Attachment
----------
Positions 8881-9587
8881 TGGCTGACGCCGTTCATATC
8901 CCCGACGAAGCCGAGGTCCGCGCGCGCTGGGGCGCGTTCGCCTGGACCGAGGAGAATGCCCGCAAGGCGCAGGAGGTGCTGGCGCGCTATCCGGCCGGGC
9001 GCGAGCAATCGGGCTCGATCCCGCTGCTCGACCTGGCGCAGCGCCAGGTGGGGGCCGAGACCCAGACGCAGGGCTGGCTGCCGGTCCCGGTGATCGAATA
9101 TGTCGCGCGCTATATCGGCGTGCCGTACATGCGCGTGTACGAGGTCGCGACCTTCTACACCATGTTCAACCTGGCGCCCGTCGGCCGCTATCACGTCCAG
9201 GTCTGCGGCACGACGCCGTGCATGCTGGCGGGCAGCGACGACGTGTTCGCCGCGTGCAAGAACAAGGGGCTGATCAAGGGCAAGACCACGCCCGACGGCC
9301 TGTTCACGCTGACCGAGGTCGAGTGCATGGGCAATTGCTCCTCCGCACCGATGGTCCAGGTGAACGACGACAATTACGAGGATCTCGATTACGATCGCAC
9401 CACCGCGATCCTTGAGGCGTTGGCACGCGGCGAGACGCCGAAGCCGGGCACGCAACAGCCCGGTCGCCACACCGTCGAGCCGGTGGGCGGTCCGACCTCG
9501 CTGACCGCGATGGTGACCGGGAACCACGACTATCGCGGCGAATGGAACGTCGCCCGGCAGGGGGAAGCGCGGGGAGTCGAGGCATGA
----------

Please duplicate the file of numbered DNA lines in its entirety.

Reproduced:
Positions 8881-9587
8881 TGGCTGACGCCGTTCATATC
8901 CCCGACGAAGCCGAGGTCCGCGCGCGCTGGGGCGCGTTCGCCTGGACCGAGGAGAATGCCCGCAAGGCGCAGGAGGTGCTGGCGCGCTATCCGGCCGGGC
9001 GCGAGCAATCGGGCTCGATCCCGCTGCTCGACCTGGCGCAGCGCCAGGTGGGGGCCGAGACCCAGACGCAGGGCTGGCTGCCGGTCCCGGTGATCGAATA
9101 TGTCGCGCGCTATATCGGCGTGCCGTACATGCGCGTGTACGAGGTCGCGACCTTCTACACCATGTTCAACCTGGCGCCCGTCGGCCGCTATCACGTCCAG
9201 GTCTGCGGCACGACGCCGTGCATGCTGGCGGGCAGCGACGACGTGTTCGCCGCGTGCAAGAACAAGGGGCTGATCAAGGGCAAGACCACGCCCGACGGCC
9301 TGTTCACGCTGACCGAGGTCGAGTGCATGGGCAATTGCTCCTCCGCACCGATGGTCCAGGTGAACGACGACAATTACGAGGATCTCGATTACGATCGCAC
9401 CACCGCGATCCTTGAGGCGTTGGCACGCGGCGAGACGCCGAAGCCGGGCACGCAACAGCCCGGTCGCCACACCGTCGAGCCGGTGGGCGGTCCGACCTCG
9501 CTGACCGCGATGGTGACCGGGAACCACGACTATCGCGGCGAATGGAACGTCGCCCGGCAGGGGGAAGCGCGGGGAGTCGAGGCATGA